A checklist to help you implement assertiveness skills.
This assumes that you are not caught unawares – if you are, then
implement your “Immediate Reaction Plan” eg a) express your
position b) and feelings c) and delay your response to another
time, so that you are not forced into a cornered position.
Formula 1 P*F*D
a) PREPARATION ( You do this by yourself or in discussion
with a friend )
• Identify your healthy negative emotions (HNE) about the
event eg sorrow and anger.
• Identify the specific behaviour or trigger (T) that upset you
eg aggressive language from boss about not meeting a target.
• Identify your compromise position. (C)
• Write out the key words (K) that you want to use. Do not
rehearse a speech. Just identify key words that you can use as
the skeleton for your point of view. If they are in your head
they will more easily come eg “feel disappointed,
unsatisfactory quality of garment, want to return and have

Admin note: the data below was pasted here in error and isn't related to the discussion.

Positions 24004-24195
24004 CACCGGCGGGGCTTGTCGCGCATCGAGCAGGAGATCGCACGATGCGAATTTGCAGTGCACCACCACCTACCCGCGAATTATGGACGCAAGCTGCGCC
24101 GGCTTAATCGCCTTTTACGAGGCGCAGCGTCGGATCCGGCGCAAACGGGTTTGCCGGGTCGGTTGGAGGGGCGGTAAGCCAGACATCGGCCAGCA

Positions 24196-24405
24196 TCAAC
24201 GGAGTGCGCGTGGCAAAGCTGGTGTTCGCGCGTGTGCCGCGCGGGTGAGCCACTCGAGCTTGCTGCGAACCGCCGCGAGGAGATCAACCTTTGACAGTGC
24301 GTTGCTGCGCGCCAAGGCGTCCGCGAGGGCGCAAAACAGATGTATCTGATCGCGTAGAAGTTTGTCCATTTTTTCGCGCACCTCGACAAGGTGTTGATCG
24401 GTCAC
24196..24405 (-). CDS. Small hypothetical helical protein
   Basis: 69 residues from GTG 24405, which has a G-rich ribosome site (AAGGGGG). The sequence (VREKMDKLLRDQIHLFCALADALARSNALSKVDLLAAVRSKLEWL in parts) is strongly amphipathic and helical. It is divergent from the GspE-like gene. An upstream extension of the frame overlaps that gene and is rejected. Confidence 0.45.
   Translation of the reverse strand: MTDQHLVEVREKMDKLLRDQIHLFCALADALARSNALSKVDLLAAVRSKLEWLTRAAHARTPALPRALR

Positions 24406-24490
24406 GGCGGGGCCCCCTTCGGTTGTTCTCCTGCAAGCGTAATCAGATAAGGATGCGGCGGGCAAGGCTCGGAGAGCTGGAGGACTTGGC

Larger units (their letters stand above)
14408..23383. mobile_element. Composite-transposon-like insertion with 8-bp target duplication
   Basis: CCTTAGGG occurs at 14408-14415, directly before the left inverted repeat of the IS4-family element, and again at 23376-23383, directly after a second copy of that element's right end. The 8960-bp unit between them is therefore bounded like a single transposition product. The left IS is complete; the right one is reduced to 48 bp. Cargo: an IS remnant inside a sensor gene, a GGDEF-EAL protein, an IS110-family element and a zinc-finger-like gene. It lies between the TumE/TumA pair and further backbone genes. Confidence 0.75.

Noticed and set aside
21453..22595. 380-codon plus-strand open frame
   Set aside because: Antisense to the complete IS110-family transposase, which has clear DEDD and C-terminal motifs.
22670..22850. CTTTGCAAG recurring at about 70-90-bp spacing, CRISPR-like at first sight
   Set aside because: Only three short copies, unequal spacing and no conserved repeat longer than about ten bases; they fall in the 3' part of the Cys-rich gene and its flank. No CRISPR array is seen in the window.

• Consider the timing and place (TP) of your meeting. Be on
terms that you feel happy with. Avoid public places,
corridors, offices, and toilets. Plan it so that you are not
interrupted. Turn mobile off. Example. Midweek visit to M
and S and not a Saturday.
Formula 2 HNE*T*C*K*TP
b) FOCUS AND REPETITION (Putting the above into
Once your assertive conversation has started, don’t allow others to
hi-jack the agenda by using irrelevancies, past history and personal
attack. Focus on identifying your feelings (F), then what (W) you
are not happy about and your compromise position.(C) If
necessary repeat (R) so that your viewpoint is reinforced.
Formula 3 F*W*C*R
c) INTERACTION SKILLS (body language and
communication skills to be used above)
Open body language, posture, eye contact, smiles, active listening,
pauses, reflection, verbal prompts, and open questions, avoid
negative language and sarcasm, agree when appropriate, request
details and examples, self-disclosure.
d) THE COMPROMISE.
Be sure that you know what you want, check out the other
person’s goal, be flexible, set appropriate time limits and assess
that the compromise is worthwhile to both parties. A compromise
does not have to be a half-way position. It depends upon your
interests. Sometimes, things don’t work out but you have
established your integrity and asserted your sense of worth. The
other person will have noted this and a future conflict may not
arise. If it does, the other person may treat you differently and with
ASSERTIVENESS >>>>> CONFIDENCE >>>> SELF-ESTEEM